While the assistant placed Scotchbond Universal Adhesive in each restoration and air-thinned, a coat was placed on the prepared teeth for 20 seconds (Figure 4). In this instance, the clinician chose to apply additional coats. Then, using a steady stream of oil and moisture-free air, the adhesive layer was thinned and solvents volatilized. Light-curing the adhesive layer on the teeth is optimal, but not necessary.

Using the tapered spiral mixing tip, each restoration was loaded with shade B.05 of RelyX Ultimate cement (Figure 5). The restorations were fully seated, and marginal and interproximal adaptation was confirmed. The restorations were cured with an Elipar™ S10 LED Curing Light (3M ESPE) for 2 seconds each. Using this technique, the residual RelyX Ultimate cement was easily peeled away using a sickle scaler and floss (Figure 6). Once all excess cement had been removed, each restoration was light-cured simultaneously from the buccal and lingual (Figure 7) to expedite complete polymerization.

As shown in the immediate postoperative view of the cemented ceramics (Figure 8), highly variable margin placement was required to conservatively treat the multiple rotations, ectopic displacements, and existing restorations to yield a harmonious smile.

The Challenges of Cementing “Mixed-Media” Cases

Due to the combination of virgin teeth, teeth with moderate-to-large existing restorations, and teeth with various rotations present, restoring cases like this with a single preparation style is not indicated. The treatment is referred to by the author as a “mixed media” case. This can be defined as blending traditional facial porcelain veneers with less conventional but also conservative preparation forms, which are dictated by the existing restorations, decay, rotations, or displacements required to create a symmetrical, balanced smile. The types of restorations often employed may include full-coverage crowns, modified three-quarters or seven-eighths crowns, so-called “taco shell” crowns, and variations/extensions of the traditional facial veneers, all of which are designed to conservatively correct the structural and esthetic concerns in a patient’s smile.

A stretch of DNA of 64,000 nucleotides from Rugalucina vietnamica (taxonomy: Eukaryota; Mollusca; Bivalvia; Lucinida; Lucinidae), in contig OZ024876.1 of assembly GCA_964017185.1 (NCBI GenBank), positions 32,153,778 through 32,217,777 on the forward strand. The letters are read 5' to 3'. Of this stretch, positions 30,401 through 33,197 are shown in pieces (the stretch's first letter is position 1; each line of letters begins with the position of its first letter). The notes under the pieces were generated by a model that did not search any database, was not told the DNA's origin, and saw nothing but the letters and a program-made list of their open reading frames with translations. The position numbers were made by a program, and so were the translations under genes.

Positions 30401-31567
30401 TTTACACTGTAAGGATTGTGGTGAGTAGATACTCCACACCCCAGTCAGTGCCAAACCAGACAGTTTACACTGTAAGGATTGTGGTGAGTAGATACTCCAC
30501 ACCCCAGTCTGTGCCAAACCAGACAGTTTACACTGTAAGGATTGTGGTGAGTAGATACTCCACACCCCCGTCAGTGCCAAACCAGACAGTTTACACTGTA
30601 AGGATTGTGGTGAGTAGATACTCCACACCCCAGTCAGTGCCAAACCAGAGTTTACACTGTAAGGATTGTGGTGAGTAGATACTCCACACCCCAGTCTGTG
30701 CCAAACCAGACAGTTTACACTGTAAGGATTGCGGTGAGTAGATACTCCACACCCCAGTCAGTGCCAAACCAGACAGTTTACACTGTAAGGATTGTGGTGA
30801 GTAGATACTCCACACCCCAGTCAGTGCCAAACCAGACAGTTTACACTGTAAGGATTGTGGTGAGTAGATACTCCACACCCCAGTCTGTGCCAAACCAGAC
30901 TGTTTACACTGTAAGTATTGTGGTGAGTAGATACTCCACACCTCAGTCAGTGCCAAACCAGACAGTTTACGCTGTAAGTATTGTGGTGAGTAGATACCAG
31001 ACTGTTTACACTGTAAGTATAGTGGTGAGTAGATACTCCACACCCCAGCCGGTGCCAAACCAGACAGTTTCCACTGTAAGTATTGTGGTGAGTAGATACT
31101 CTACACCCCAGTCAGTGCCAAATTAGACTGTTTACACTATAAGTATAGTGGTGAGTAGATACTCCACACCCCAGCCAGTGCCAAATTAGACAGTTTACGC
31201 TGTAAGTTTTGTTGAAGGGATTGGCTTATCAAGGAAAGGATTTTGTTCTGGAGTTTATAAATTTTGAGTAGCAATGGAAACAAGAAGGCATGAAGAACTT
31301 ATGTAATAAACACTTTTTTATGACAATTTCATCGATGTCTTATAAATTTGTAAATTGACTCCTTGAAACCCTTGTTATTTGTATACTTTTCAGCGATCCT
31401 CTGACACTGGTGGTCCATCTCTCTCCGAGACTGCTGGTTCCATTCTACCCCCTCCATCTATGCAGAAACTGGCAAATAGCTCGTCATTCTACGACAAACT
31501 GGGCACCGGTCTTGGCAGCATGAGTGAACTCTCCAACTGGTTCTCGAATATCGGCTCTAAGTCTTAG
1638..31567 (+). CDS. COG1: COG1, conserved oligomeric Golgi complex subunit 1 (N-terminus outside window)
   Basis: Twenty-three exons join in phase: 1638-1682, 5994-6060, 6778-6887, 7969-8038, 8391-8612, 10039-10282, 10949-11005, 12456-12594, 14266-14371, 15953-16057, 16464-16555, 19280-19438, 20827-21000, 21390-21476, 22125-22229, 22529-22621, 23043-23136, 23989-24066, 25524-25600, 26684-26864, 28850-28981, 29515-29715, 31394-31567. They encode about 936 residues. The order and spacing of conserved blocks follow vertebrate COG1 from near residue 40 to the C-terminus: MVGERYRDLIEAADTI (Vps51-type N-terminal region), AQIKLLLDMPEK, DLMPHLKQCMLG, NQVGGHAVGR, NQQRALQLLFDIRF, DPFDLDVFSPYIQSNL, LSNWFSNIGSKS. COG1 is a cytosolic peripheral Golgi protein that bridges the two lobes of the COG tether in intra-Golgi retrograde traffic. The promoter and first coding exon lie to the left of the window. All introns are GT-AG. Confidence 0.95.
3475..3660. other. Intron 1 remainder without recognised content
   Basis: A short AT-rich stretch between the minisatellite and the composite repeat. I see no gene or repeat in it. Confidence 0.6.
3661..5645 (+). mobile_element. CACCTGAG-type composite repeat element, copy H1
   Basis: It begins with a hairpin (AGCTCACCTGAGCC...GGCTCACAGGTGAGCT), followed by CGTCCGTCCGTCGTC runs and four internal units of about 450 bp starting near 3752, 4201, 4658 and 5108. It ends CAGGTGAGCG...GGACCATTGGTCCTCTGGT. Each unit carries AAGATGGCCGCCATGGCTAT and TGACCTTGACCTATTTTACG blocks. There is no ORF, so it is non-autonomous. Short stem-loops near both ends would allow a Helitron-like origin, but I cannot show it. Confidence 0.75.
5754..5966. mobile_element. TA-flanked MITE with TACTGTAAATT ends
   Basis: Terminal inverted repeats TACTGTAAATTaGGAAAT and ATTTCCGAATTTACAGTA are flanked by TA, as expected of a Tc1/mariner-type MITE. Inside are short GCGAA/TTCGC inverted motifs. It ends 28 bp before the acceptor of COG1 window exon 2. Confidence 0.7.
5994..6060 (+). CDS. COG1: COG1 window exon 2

There are numerous challenges encountered in most “mixed-media” cases, including proper design of each tooth preparation, selecting the appropriate ceramic material, and achieving harmonious overall color. However, the single greatest challenge posed by these types of cases may be selecting the appropriate dental adhesive and resin cement system appropriate for each preparation design. Because “mixed media” cases often result in some preparations being exclusively in enamel, some being mostly in enamel with some shallow or intermediate dentin exposure, and others (such as full crowns) being mostly or even exclusively in dentin, the author has historically employed the use of several different adhesive and resin cement systems for optimal performance.

With the introduction of RelyX Ultimate Adhesive Resin Cement, the need for this extensive armamentarium has been eliminated. In the author’s opinion, the ability to form strong, reliable bonds to nearly every type of indirect all-ceramic and zirconia restorative material as well as both dentin and enamel in total-etch, self-etch, and selective-etch modes makes this product compelling to use, and simplifies the often-chaotic process of restoring mixed-media cases.

About the Author

Jeff T. Blank, DMD
Private Practice
Fort Mill, South Carolina